Diversity at Law Firms and the DOJ
Law.com has an article about a new study analyzing racial and gender diversity among the lawyers at the Department of Justice:
According to the report, conducted in 2002 by KPMG Consulting (now known as BearingPoint) and Taylor Cox Associates, the Justice Department's attorney ranks are more diverse with respect to race, ethnicity, and gender than the U.S. legal work force overall.
The article doesn't list every recruiting technique that the DOJ uses to bring in (and hopefully retain) minority attorneys, but the ones they do list don't seem to offend any notions of nondiscrimination:
At a ceremony in the Justice Department's Great Hall, Thompson announced that the department was creating a new recruiting position responsible for reaching a broader applicant pool and would begin advertising all attorney vacancies on the Internet.
And to improve morale and retention, Thompson reported that the department would institute a mentoring program for all incoming attorneys, initiate diversity training, and establish a formal career development program.
In addition, the department launched a student loan repayment program that will assist roughly 50 lawyers this year and up to 100 lawyers in 2004.
This might help to explain one of the stranger things I saw in this interviewing season: numerous firm brochures which listed both their nondiscrimination policy and their commitment to a diverse workplace on the same page.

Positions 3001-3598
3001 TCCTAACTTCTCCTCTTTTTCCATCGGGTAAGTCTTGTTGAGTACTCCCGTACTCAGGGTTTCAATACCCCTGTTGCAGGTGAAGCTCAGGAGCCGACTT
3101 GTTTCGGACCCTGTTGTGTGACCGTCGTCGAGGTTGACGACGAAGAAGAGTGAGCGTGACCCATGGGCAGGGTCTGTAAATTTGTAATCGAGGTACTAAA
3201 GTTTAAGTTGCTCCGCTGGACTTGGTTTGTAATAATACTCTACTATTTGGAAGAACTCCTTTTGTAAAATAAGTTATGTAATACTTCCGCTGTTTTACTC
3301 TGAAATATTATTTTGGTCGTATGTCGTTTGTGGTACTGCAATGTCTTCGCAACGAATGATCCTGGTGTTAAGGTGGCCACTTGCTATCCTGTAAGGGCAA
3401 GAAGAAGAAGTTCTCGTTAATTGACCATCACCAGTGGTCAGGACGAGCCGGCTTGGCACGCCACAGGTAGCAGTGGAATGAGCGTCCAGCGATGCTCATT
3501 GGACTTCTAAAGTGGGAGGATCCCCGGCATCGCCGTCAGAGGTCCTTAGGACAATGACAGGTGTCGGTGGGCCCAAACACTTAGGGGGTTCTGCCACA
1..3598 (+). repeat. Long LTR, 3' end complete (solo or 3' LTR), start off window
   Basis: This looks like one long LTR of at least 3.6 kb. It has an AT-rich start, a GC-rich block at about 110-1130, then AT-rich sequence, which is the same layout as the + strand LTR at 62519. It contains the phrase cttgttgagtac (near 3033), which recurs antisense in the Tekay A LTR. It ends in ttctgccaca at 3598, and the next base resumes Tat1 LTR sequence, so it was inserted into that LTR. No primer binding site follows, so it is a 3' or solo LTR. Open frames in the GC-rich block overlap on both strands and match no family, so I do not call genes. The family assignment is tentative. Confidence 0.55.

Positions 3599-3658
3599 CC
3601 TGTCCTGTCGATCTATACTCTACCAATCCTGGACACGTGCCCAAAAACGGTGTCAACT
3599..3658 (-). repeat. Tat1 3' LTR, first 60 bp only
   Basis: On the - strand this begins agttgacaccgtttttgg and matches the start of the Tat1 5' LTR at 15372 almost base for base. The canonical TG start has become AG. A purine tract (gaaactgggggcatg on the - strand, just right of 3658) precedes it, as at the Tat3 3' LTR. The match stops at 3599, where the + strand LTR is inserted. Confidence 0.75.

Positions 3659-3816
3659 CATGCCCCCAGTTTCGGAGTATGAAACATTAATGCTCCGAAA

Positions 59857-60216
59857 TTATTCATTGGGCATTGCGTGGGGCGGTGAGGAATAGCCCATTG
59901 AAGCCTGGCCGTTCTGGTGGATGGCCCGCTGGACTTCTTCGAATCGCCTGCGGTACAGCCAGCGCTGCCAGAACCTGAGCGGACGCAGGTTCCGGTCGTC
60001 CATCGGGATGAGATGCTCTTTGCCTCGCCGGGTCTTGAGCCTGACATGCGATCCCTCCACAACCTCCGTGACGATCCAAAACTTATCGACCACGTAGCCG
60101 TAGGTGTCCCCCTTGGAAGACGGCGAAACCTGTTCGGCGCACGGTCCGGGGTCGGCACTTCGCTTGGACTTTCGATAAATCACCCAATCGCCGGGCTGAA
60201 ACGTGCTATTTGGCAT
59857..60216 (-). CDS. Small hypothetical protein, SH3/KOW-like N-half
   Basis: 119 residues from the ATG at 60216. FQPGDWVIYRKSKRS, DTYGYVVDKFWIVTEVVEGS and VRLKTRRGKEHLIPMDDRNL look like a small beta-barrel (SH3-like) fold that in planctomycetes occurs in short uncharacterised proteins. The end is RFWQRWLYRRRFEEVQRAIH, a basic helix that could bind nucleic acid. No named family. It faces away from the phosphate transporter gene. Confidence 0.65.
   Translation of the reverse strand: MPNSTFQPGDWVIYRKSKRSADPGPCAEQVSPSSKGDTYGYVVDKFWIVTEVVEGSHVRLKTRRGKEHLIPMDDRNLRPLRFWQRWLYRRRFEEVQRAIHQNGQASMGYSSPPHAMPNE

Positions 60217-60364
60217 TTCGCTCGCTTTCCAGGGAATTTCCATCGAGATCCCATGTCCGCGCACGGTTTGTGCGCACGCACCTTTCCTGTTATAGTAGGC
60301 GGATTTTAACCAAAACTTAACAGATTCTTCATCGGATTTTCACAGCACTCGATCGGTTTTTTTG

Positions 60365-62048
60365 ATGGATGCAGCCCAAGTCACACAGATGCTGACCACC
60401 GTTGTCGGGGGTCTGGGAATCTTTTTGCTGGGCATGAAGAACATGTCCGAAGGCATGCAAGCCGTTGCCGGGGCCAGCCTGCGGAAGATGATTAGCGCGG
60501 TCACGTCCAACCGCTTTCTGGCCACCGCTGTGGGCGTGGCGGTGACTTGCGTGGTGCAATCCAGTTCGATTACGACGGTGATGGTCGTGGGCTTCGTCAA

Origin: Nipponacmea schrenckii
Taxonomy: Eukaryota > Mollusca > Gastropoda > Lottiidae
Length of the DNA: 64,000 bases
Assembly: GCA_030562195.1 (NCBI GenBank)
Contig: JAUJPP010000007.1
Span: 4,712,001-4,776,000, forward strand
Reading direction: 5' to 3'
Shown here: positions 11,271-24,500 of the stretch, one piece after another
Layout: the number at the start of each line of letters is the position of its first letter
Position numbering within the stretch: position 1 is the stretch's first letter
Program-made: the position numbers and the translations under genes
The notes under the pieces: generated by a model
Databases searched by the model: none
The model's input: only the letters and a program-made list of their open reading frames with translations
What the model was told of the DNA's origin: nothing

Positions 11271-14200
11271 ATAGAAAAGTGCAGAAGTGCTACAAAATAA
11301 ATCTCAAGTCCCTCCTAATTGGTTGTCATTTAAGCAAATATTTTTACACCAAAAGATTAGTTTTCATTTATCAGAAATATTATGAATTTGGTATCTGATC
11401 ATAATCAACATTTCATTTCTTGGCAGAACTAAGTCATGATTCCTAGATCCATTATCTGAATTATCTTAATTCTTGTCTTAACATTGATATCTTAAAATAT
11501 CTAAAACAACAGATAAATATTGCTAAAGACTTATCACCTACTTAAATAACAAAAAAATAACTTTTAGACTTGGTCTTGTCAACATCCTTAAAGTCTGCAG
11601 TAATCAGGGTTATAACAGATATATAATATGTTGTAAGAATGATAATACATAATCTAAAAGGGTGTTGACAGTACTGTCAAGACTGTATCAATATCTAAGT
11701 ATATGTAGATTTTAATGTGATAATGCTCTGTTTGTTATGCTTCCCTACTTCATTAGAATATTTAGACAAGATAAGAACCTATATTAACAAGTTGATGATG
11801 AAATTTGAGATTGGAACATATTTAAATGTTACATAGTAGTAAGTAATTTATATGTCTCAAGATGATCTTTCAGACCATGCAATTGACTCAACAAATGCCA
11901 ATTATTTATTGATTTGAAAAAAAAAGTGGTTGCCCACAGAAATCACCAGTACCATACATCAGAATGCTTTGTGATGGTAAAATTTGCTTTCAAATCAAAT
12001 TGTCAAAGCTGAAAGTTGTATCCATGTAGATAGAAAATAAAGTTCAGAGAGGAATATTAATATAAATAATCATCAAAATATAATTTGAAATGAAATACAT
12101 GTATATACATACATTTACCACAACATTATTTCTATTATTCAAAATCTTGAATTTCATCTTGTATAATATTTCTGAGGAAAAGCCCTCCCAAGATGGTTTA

But what I've been wondering is whether opponents of affirmative action would also be opposed to recruiting and marketing drives that clearly target minority groups. Here's a hypothetical, for argument's sake: Firm A is a very prestigious firm, ranks high in all the various lists, and normally recruits only the cream of the crop from the top schools. But it has a problem with racial diversity, having only a handful of minority attorneys. So this fall, the firm decides to interview not only at Harvard, Yale, Stanford, and Chicago, as they do every year, but also at Howard. They make it a policy to hire at least one person from each school. Have they done anything morally and/or legally wrong? Have they violated their own nondiscrimination policies? What about those of the law schools?
UPDATE: Along these lines, Tung Yin points me to Eugene Volokh's law review article on California's Prop 209; particularly interesting is the section on outreach programs:
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